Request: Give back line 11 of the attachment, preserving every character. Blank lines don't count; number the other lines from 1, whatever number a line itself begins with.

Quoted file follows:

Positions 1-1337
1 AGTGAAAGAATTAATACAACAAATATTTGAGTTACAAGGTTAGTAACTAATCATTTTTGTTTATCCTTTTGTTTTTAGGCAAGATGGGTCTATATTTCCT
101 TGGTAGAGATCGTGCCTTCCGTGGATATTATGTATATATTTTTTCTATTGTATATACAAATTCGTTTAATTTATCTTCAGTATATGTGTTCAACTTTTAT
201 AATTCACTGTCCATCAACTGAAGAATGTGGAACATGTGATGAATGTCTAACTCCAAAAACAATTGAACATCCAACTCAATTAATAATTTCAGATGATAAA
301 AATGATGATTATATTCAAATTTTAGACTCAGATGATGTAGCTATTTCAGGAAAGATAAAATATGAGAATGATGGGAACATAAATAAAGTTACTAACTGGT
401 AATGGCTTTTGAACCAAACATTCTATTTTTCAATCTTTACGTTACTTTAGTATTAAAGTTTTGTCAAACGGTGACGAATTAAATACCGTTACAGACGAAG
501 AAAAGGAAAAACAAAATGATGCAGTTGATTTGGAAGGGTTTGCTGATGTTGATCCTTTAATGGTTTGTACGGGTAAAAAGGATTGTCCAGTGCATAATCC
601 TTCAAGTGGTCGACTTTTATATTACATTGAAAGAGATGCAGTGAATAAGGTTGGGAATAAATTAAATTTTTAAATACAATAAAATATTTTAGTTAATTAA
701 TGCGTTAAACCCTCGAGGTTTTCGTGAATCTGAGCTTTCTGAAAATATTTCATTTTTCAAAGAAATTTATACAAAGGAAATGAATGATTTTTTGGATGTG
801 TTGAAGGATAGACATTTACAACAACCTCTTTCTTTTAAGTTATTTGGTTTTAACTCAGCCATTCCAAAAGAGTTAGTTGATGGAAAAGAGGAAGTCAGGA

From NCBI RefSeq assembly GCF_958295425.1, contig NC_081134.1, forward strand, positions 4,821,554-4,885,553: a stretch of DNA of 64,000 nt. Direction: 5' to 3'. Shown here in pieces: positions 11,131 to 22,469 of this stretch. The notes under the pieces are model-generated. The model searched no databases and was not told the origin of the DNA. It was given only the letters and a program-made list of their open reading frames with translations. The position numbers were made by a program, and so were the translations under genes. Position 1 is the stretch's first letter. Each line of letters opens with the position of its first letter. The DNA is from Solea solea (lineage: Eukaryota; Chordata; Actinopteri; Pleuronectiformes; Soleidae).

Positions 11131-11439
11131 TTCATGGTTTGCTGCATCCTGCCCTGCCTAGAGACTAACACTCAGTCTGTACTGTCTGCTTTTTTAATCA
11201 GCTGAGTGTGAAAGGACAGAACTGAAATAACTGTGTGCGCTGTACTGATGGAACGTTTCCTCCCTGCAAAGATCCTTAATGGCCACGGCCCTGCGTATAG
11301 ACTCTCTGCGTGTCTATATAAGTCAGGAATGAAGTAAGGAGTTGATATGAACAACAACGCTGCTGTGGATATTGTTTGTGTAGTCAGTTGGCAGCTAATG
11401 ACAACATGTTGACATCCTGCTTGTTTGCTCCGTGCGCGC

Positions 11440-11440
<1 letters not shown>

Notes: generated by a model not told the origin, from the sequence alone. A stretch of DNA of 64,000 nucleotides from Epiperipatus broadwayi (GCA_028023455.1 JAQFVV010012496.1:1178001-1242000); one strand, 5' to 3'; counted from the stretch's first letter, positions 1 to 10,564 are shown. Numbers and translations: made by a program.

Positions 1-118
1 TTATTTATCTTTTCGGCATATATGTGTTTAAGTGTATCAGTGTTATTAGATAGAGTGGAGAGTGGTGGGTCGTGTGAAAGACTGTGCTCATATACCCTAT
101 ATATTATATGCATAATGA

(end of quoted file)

From NCBI RefSeq assembly GCF_958295425.1, contig NC_081134.1, forward strand, positions 4,821,554-4,885,553: a stretch of DNA of 64,000 nt. Direction: 5' to 3'. Shown here in pieces: positions 11,131 to 22,469 of this stretch. The notes under the pieces are model-generated. The model searched no databases and was not told the origin of the DNA. It was given only the letters and a program-made list of their open reading frames with translations. The position numbers were made by a program, and so were the translations under genes. Position 1 is the stretch's first letter. Each line of letters opens with the position of its first letter. The DNA is from Solea solea (lineage: Eukaryota; Chordata; Actinopteri; Pleuronectiformes; Soleidae).